1 Idomeneus, again, lost no men at sea, and all his followers who escaped death in the field got safe home with him to Crete.
2 The crew rejoiced greatly at seeing those of us who had escaped death, but wept for the others whom the Cyclops had killed.
3 We should thus have seen one another continually, and nothing but death could have interrupted so close and happy an intercourse.
4 Ulysses is not going to be away much longer; indeed he is close at hand to deal out death and destruction, not on them alone, but on many another of us who live in Ithaca.
5 If on the other hand you hear of his death, come home at once, celebrate his funeral rites with all due pomp, build a barrow to his memory, and make your mother marry again.
6 Telemachus," said one youngster, "means to be the death of us; I suppose he thinks he can bring friends to help him from Pylos, or again from Sparta, where he seems bent on going.
7 What endurance too, and what courage he displayed within the wooden horse, wherein all the bravest of the Argives were lying in wait to bring death and destruction upon the Trojans.
8 Nurse, draw me off some of the best wine you have, after what you are keeping for my father's own drinking, in case, poor man, he should escape death, and find his way home again after all.
9 And this was how they settled it in the end, for the city was doomed when it took in that horse, within which were all the bravest of the Argives waiting to bring death and destruction on the Trojans.
10 And now, Madam, wash your face, change your dress, and go upstairs with your maids to offer prayers to Minerva, daughter of Aegis-bearing Jove, for she can save him even though he be in the jaws of death.
11 Ajax was wrecked, for Neptune drove him on to the great rocks of Gyrae; nevertheless, he let him get safe out of the water, and in spite of all Minerva's hatred he would have escaped death, if he had not ruined himself by boasting.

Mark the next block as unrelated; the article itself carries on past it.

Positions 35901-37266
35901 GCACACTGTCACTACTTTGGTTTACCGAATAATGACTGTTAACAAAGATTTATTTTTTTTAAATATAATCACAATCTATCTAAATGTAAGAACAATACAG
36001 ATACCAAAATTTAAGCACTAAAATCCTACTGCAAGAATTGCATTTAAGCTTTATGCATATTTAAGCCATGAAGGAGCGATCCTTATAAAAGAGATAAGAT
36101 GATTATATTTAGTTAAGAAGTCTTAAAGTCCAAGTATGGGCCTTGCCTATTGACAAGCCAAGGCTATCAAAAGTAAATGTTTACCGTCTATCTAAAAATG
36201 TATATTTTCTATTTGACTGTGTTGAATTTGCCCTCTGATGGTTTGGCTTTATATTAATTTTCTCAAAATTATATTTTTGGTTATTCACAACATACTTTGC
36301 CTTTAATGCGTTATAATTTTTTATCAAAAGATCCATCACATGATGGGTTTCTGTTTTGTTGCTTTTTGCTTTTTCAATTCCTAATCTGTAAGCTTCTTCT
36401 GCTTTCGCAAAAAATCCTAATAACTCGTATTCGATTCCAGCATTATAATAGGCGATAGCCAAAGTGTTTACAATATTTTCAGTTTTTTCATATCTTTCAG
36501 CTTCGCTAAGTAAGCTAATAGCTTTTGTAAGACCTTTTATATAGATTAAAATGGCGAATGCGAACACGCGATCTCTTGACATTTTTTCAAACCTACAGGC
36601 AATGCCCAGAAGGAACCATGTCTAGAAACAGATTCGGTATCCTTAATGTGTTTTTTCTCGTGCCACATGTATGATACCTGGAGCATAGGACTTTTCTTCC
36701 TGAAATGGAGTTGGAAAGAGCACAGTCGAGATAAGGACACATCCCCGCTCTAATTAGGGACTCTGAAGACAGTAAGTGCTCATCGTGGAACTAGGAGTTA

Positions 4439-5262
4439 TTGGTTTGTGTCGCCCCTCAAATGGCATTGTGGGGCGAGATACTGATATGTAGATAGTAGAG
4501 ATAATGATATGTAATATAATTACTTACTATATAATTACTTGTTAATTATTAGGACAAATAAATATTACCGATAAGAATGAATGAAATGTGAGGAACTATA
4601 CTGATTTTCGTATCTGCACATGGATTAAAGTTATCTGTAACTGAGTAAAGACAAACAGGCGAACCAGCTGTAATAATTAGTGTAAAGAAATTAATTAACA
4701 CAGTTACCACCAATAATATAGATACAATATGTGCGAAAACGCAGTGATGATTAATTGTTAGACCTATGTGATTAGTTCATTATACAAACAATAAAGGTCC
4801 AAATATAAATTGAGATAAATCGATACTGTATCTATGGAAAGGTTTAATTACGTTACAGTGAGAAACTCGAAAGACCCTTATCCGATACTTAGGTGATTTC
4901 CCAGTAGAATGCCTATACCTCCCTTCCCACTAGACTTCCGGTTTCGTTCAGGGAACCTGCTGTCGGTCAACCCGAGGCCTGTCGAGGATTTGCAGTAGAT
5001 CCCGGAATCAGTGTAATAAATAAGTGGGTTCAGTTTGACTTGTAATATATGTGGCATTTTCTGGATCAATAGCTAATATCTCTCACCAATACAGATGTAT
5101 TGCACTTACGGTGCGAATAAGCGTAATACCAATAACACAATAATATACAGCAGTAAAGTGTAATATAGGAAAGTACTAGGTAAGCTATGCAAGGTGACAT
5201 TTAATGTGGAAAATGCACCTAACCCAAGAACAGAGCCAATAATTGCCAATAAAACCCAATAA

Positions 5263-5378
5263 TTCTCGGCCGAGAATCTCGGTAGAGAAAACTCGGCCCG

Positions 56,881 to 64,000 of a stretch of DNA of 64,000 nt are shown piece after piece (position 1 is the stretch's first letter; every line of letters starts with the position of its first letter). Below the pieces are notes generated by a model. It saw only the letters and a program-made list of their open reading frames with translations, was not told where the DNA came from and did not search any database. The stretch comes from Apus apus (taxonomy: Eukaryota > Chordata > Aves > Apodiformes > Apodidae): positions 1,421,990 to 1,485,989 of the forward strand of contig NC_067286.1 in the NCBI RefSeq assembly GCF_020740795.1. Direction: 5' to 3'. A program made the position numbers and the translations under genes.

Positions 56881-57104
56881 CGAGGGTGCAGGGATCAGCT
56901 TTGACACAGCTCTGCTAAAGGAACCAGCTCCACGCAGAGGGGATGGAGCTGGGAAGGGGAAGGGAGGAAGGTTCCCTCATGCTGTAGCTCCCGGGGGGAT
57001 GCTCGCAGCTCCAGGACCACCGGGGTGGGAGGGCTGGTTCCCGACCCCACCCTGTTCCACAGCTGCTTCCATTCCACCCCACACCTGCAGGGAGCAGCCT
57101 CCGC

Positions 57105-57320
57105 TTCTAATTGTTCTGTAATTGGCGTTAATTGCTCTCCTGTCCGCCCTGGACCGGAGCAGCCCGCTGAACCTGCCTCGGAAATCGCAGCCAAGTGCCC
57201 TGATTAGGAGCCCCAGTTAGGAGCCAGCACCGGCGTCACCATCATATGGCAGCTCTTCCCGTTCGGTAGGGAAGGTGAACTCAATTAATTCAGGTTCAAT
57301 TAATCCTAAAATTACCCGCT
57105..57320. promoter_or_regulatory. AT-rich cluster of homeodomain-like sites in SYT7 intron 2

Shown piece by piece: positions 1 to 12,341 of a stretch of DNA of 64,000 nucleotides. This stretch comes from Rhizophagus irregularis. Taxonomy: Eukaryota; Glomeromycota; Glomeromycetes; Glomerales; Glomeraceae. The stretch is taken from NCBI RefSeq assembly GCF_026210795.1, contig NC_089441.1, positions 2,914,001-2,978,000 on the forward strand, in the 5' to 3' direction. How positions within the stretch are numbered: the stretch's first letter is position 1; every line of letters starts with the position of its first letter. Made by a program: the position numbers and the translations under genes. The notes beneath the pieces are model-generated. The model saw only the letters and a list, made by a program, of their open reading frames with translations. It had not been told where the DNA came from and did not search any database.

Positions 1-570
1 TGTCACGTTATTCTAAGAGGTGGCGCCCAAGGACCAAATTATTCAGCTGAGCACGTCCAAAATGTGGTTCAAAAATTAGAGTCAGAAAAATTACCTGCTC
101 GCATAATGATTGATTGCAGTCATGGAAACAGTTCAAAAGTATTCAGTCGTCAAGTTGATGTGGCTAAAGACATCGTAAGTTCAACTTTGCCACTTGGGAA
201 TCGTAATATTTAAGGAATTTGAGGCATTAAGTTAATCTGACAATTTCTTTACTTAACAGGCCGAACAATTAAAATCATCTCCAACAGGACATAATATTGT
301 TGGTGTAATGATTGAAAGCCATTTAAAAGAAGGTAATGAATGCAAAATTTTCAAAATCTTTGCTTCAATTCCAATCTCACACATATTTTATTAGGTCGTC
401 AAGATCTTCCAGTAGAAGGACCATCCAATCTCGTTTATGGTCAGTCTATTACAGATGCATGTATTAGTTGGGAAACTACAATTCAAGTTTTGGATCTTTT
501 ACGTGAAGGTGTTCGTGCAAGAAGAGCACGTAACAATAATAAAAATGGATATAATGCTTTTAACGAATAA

12 Thence we sailed onward with sorrow in our hearts, but glad to have escaped death though we had lost our comrades, nor did we leave till we had thrice invoked each one of the poor fellows who had perished by the hands of the Cicons.
13 But mind you never make common cause with any of those foolish suitors, for they have neither sense nor virtue, and give no thought to death and to the doom that will shortly fall on one and all of them, so that they shall perish on the same day.
14 Thereon he floated about for two nights and two days in the water, with a heavy swell on the sea and death staring him in the face; but when the third day broke, the wind fell and there was a dead calm without so much as a breath of air stirring.
15 So now all who escaped death in battle or by shipwreck had got safely home except Ulysses, and he, though he was longing to return to his wife and country, was detained by the goddess Calypso, who had got him into a large cave and wanted to marry him.
16 When they were right over the middle of the assembly they wheeled and circled about, beating the air with their wings and glaring death into the eyes of them that were below; then, fighting fiercely and tearing at one another, they flew off towards the right over the town.
17 Look at Aegisthus; he must needs make love to Agamemnon's wife unrighteously and then kill Agamemnon, though he knew it would be the death of him; for I sent Mercury to warn him not to do either of these things, inasmuch as Orestes would be sure to take his revenge when he grew up and wanted to return home.
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